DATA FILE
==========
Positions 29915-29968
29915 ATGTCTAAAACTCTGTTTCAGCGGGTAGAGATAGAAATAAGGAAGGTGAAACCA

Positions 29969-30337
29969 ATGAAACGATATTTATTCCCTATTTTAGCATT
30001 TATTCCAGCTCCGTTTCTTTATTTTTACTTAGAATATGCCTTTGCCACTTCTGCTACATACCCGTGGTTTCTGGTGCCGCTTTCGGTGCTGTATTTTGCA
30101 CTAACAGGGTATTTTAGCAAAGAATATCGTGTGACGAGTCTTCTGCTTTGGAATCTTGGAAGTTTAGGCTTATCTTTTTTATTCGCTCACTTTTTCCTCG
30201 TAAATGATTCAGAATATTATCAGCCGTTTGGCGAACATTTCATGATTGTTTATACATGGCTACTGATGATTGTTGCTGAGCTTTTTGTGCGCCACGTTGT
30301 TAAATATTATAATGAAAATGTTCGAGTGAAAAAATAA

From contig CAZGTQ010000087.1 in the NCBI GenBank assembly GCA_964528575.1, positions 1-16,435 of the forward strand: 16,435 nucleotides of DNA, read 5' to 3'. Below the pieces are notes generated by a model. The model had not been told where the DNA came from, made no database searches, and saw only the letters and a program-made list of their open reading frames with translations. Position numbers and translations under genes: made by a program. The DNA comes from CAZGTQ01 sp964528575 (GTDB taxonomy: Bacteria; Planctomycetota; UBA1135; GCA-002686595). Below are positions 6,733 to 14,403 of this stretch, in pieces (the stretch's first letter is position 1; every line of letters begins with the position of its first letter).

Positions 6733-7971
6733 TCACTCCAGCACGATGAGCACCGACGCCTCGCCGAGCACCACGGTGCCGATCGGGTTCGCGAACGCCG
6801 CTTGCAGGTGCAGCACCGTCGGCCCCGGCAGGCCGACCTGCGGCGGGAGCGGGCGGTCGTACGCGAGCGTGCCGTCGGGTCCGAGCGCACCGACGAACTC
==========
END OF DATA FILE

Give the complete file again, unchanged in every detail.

Positions 29915-29968
29915 ATGTCTAAAACTCTGTTTCAGCGGGTAGAGATAGAAATAAGGAAGGTGAAACCA

Positions 29969-30337
29969 ATGAAACGATATTTATTCCCTATTTTAGCATT
30001 TATTCCAGCTCCGTTTCTTTATTTTTACTTAGAATATGCCTTTGCCACTTCTGCTACATACCCGTGGTTTCTGGTGCCGCTTTCGGTGCTGTATTTTGCA
30101 CTAACAGGGTATTTTAGCAAAGAATATCGTGTGACGAGTCTTCTGCTTTGGAATCTTGGAAGTTTAGGCTTATCTTTTTTATTCGCTCACTTTTTCCTCG
30201 TAAATGATTCAGAATATTATCAGCCGTTTGGCGAACATTTCATGATTGTTTATACATGGCTACTGATGATTGTTGCTGAGCTTTTTGTGCGCCACGTTGT
30301 TAAATATTATAATGAAAATGTTCGAGTGAAAAAATAA

From contig CAZGTQ010000087.1 in the NCBI GenBank assembly GCA_964528575.1, positions 1-16,435 of the forward strand: 16,435 nucleotides of DNA, read 5' to 3'. Below the pieces are notes generated by a model. The model had not been told where the DNA came from, made no database searches, and saw only the letters and a program-made list of their open reading frames with translations. Position numbers and translations under genes: made by a program. The DNA comes from CAZGTQ01 sp964528575 (GTDB taxonomy: Bacteria; Planctomycetota; UBA1135; GCA-002686595). Below are positions 6,733 to 14,403 of this stretch, in pieces (the stretch's first letter is position 1; every line of letters begins with the position of its first letter).

Positions 6733-7971
6733 TCACTCCAGCACGATGAGCACCGACGCCTCGCCGAGCACCACGGTGCCGATCGGGTTCGCGAACGCCG
6801 CTTGCAGGTGCAGCACCGTCGGCCCCGGCAGGCCGACCTGCGGCGGGAGCGGGCGGTCGTACGCGAGCGTGCCGTCGGGTCCGAGCGCACCGACGAACTC